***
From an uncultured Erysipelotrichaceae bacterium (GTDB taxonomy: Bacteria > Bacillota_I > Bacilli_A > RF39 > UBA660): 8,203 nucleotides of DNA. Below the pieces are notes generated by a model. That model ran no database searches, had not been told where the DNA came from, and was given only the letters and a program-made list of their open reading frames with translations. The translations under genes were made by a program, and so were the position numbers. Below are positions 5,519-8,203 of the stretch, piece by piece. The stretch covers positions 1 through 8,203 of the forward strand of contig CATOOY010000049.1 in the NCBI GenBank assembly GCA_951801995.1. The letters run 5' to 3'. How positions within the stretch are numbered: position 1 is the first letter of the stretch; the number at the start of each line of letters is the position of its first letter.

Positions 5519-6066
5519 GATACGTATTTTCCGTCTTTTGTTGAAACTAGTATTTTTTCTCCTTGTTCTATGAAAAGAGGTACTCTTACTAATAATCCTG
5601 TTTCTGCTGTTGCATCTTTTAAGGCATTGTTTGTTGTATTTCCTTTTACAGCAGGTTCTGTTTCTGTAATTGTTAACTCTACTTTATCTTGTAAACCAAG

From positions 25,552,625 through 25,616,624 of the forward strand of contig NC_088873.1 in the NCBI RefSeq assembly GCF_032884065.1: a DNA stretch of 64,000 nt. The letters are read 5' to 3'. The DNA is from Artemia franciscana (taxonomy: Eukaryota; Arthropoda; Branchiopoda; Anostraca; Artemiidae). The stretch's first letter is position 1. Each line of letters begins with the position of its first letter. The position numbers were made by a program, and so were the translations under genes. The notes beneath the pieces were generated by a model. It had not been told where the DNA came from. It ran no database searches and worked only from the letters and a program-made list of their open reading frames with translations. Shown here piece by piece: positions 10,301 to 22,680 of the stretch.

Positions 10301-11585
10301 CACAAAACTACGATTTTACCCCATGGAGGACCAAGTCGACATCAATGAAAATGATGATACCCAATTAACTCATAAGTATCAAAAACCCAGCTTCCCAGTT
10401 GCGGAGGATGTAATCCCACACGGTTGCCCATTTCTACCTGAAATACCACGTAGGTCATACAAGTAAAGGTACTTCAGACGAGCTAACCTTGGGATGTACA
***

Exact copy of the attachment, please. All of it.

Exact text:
From an uncultured Erysipelotrichaceae bacterium (GTDB taxonomy: Bacteria > Bacillota_I > Bacilli_A > RF39 > UBA660): 8,203 nucleotides of DNA. Below the pieces are notes generated by a model. That model ran no database searches, had not been told where the DNA came from, and was given only the letters and a program-made list of their open reading frames with translations. The translations under genes were made by a program, and so were the position numbers. Below are positions 5,519-8,203 of the stretch, piece by piece. The stretch covers positions 1 through 8,203 of the forward strand of contig CATOOY010000049.1 in the NCBI GenBank assembly GCA_951801995.1. The letters run 5' to 3'. How positions within the stretch are numbered: position 1 is the first letter of the stretch; the number at the start of each line of letters is the position of its first letter.

Positions 5519-6066
5519 GATACGTATTTTCCGTCTTTTGTTGAAACTAGTATTTTTTCTCCTTGTTCTATGAAAAGAGGTACTCTTACTAATAATCCTG
5601 TTTCTGCTGTTGCATCTTTTAAGGCATTGTTTGTTGTATTTCCTTTTACAGCAGGTTCTGTTTCTGTAATTGTTAACTCTACTTTATCTTGTAAACCAAG

From positions 25,552,625 through 25,616,624 of the forward strand of contig NC_088873.1 in the NCBI RefSeq assembly GCF_032884065.1: a DNA stretch of 64,000 nt. The letters are read 5' to 3'. The DNA is from Artemia franciscana (taxonomy: Eukaryota; Arthropoda; Branchiopoda; Anostraca; Artemiidae). The stretch's first letter is position 1. Each line of letters begins with the position of its first letter. The position numbers were made by a program, and so were the translations under genes. The notes beneath the pieces were generated by a model. It had not been told where the DNA came from. It ran no database searches and worked only from the letters and a program-made list of their open reading frames with translations. Shown here piece by piece: positions 10,301 to 22,680 of the stretch.

Positions 10301-11585
10301 CACAAAACTACGATTTTACCCCATGGAGGACCAAGTCGACATCAATGAAAATGATGATACCCAATTAACTCATAAGTATCAAAAACCCAGCTTCCCAGTT
10401 GCGGAGGATGTAATCCCACACGGTTGCCCATTTCTACCTGAAATACCACGTAGGTCATACAAGTAAAGGTACTTCAGACGAGCTAACCTTGGGATGTACA